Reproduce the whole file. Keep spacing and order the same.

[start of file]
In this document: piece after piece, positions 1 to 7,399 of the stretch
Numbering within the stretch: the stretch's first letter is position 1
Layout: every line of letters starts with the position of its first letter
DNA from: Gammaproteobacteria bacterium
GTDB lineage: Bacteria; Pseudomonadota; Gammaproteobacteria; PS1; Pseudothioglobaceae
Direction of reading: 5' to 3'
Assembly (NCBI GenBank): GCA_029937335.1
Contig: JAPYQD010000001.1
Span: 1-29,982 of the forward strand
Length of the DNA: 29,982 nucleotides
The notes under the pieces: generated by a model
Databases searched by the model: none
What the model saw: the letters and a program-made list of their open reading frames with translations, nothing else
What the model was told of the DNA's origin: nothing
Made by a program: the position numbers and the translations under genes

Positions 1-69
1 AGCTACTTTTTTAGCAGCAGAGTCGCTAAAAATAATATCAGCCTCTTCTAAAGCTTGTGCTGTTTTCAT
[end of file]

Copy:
In this document: piece after piece, positions 1 to 7,399 of the stretch
Numbering within the stretch: the stretch's first letter is position 1
Layout: every line of letters starts with the position of its first letter
DNA from: Gammaproteobacteria bacterium
GTDB lineage: Bacteria; Pseudomonadota; Gammaproteobacteria; PS1; Pseudothioglobaceae
Direction of reading: 5' to 3'
Assembly (NCBI GenBank): GCA_029937335.1
Contig: JAPYQD010000001.1
Span: 1-29,982 of the forward strand
Length of the DNA: 29,982 nucleotides
The notes under the pieces: generated by a model
Databases searched by the model: none
What the model saw: the letters and a program-made list of their open reading frames with translations, nothing else
What the model was told of the DNA's origin: nothing
Made by a program: the position numbers and the translations under genes

Positions 1-69
1 AGCTACTTTTTTAGCAGCAGAGTCGCTAAAAATAATATCAGCCTCTTCTAAAGCTTGTGCTGTTTTCAT